What if all software patent applications had to include all of the relevant source code?
Patents only cover a process rather than an implementation. Registering for a U.S. Copyright would require all or some of the code though (depending on how much code you have), but of course that doesn't protect anyone from patent infringement, so one is stuck registering for both if they want complete protection.
My understanding of Patents was that they were initially meant to protect an inventor from somebody from blatantly reverse engineering their process through describing that process with a fair amount of detail; and that they were never meant to protect from somebody implementing their own process with the same or similar end results. I suspect that American corporatism is what has warped the concept.
I believe the intent of software patents was to expand the legal industry. Overall, every other interested party loses, but the lawyers win on both sides of any dispute. Also, the attorneys running the USPTO win as well as they become bigger bureaucrats.
So how did software patents come about? USPTO had some prior examples (in violation of patent law, but I'm not an attorney) and then held two public hearings (first on east coast, final on west coast (San Jose)). The voting broke down basically as follows: attorneys argued for, and software engineers argued against. A few patent holders software business owners argued for as well.
How was the decision made? Well, I'll give you a hint. The esteemed USPTO (well, let's put a name to the organization: Bruce Lehman) committee was all lawyers. Do I need to tell you how the (conflict of interest) decision turned out? The rest is current history.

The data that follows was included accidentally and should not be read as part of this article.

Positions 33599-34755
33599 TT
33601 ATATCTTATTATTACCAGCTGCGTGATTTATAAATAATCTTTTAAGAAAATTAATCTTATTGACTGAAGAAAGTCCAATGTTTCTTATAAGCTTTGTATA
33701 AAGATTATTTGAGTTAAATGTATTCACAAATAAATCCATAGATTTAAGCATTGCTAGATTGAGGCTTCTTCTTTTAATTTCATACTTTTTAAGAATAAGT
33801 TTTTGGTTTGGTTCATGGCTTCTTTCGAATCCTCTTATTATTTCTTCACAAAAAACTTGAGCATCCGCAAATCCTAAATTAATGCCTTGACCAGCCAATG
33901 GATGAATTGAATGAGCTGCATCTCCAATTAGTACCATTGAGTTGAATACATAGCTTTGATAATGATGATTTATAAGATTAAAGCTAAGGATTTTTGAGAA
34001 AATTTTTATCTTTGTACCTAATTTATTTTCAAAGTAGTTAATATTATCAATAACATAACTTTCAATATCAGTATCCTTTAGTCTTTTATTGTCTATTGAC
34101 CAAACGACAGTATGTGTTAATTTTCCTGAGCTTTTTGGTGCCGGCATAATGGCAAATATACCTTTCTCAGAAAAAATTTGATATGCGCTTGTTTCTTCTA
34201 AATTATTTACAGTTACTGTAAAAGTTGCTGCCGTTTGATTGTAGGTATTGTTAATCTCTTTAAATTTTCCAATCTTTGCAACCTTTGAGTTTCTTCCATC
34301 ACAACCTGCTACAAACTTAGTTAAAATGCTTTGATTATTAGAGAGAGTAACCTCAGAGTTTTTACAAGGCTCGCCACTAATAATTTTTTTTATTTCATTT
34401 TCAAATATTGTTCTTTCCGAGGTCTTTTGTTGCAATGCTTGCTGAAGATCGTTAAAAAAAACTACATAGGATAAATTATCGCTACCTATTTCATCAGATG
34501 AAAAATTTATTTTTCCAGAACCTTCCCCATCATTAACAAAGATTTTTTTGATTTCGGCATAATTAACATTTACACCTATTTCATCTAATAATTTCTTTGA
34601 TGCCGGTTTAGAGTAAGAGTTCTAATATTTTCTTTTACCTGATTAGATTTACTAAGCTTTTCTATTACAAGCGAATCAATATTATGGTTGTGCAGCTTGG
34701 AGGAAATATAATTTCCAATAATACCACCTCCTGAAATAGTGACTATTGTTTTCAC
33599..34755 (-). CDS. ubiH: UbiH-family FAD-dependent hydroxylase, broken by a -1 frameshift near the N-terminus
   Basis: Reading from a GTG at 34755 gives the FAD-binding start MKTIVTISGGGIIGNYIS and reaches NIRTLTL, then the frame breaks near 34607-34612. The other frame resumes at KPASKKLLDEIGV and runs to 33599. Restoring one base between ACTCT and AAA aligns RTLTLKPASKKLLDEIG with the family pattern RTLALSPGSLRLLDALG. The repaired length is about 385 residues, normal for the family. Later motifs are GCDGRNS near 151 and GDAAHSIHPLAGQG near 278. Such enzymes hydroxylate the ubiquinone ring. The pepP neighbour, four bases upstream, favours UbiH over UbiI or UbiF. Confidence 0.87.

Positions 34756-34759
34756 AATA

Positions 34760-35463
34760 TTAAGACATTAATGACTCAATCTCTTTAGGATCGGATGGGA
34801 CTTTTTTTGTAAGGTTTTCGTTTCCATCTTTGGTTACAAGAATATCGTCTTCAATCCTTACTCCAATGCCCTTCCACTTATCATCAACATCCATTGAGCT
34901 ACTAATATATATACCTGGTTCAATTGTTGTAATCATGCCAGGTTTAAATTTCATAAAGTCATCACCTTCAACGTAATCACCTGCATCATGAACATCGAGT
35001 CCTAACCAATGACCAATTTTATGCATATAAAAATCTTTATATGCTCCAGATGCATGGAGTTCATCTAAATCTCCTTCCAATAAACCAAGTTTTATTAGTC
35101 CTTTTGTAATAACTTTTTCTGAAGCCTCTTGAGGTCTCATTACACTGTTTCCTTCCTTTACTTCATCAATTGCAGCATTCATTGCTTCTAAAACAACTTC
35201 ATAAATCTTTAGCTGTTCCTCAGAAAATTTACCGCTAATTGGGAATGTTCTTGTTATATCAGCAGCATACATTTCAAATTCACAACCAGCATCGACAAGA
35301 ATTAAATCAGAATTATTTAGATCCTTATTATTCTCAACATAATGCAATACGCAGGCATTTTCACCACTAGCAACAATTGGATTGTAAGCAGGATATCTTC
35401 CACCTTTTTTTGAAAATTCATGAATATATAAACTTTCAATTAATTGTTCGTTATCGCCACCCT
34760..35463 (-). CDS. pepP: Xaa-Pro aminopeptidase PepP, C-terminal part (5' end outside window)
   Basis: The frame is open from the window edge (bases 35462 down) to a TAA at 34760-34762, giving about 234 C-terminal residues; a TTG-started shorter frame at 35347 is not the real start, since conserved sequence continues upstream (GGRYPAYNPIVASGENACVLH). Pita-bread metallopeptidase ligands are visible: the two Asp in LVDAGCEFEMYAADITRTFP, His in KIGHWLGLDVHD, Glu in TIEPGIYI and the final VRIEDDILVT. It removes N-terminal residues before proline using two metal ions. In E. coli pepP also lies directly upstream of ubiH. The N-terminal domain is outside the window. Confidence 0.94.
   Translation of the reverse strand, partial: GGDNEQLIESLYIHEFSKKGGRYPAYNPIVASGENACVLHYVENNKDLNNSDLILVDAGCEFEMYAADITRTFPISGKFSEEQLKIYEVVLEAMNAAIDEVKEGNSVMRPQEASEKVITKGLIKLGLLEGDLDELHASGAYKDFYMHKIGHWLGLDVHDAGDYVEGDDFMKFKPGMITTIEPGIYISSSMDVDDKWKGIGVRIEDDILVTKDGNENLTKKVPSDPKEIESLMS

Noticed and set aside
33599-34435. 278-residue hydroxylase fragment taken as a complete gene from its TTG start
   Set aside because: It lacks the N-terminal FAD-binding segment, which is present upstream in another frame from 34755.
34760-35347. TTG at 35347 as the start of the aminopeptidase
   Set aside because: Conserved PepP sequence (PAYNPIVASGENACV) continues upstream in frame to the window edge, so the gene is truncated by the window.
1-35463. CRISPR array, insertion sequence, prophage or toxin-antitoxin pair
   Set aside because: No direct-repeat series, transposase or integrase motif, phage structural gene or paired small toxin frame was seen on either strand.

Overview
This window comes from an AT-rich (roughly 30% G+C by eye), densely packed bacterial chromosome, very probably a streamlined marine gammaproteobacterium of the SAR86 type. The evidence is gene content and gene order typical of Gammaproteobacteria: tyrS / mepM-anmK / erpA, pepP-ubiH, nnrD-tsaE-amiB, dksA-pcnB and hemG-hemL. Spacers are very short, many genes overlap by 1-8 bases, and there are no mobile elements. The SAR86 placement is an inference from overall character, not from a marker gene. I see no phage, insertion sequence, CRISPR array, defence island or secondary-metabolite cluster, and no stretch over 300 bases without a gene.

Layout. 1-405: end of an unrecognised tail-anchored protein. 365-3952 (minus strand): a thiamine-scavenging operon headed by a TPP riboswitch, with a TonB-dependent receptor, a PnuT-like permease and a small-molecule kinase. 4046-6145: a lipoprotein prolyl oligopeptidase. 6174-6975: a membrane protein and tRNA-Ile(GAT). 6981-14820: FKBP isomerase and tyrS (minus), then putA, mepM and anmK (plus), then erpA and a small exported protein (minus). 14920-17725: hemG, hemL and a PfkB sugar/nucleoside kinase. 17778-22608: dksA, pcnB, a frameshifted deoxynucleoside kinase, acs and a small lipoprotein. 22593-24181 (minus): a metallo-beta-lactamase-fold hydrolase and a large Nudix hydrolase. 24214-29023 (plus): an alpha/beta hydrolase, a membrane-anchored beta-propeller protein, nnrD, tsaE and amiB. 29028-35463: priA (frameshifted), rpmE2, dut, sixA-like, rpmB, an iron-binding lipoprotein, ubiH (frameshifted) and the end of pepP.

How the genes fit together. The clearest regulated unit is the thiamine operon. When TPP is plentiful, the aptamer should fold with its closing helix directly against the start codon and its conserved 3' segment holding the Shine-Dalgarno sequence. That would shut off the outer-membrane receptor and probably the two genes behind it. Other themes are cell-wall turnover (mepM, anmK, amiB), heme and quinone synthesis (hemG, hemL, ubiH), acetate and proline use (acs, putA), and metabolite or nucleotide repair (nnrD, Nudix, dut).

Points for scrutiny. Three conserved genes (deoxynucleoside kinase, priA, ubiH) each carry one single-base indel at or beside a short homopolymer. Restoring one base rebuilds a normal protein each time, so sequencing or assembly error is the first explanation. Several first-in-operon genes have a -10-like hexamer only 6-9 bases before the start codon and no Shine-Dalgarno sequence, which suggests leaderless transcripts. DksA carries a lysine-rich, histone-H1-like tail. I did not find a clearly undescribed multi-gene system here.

and that they were never meant to protect from somebody implementing their own process with the same or similar end results
I'm completely against software patents, but your logic is beyond flawed. The purpose of a patent is to protect the end-result "intellectual property" of a process or product. The details of achieving this are not at issue.
Re: old patents...
Look at an old book of patented devices. Or go to an antique store or agriculture museum. There you will find all sorts of variations of patented devices that are functionally equivalent, but differ in sometimes trivial ways as to be "different".
John Deere patented his plow, and everyone else copied it "differently"...
Guest, I think you've misunderstand my point. What I consider to be the end result would be solving the problem that a particular solution means to solve and not the details thereof.
For example... I want the mice in my house dead, which am I to choose? Poison, Trap, Sonic Annoyance, or Small Rodent Beheading Device? Obviously, all of these are separately patentable solutions to a single problem.
Similarly, in answering the question "I want my email to find it's way to my Mobile Phone" there are multiple technical solutions (MAPI events, push, pull, yadda yadda) each of which are patentable, but one can't patent the end result.
Anyway, late in the game for this response, but I thought I'd throw it out there.